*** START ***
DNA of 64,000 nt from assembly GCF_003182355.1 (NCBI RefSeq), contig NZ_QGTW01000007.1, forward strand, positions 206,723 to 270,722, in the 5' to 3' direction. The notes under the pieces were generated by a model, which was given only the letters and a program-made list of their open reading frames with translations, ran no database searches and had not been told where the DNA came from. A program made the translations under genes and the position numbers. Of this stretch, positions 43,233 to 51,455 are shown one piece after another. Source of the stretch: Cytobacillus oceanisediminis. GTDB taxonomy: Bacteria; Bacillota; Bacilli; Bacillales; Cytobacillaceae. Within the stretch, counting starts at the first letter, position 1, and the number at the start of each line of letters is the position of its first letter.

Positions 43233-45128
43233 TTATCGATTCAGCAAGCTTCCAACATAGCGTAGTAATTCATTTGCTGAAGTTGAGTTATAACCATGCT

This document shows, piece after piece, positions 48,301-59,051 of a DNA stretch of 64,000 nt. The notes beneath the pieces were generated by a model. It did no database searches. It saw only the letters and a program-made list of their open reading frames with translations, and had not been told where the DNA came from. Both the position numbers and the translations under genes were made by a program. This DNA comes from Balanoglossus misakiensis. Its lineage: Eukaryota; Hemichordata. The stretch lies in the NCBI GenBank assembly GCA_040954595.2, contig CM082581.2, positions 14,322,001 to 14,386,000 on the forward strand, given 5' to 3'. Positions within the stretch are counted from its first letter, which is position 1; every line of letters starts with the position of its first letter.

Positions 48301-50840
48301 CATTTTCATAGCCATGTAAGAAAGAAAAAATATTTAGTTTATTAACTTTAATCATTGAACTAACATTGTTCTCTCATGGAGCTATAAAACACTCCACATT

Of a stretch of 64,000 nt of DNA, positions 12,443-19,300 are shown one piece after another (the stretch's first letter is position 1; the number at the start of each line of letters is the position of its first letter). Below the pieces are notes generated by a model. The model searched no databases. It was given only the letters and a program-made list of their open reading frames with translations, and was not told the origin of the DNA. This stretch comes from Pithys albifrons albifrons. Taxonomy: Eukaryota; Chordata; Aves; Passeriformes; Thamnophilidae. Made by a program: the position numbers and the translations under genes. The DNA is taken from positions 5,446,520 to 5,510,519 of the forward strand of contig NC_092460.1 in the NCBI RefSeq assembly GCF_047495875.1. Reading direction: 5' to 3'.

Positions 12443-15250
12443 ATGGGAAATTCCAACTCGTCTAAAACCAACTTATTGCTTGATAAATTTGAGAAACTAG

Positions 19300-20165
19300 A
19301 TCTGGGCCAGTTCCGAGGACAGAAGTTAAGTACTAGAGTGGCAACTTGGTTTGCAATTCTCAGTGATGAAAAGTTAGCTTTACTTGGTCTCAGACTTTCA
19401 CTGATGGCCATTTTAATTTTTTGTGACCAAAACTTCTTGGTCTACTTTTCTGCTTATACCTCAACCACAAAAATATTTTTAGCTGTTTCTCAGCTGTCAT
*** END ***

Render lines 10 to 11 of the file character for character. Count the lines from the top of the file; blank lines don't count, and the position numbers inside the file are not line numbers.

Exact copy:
Positions 19300-20165
19300 A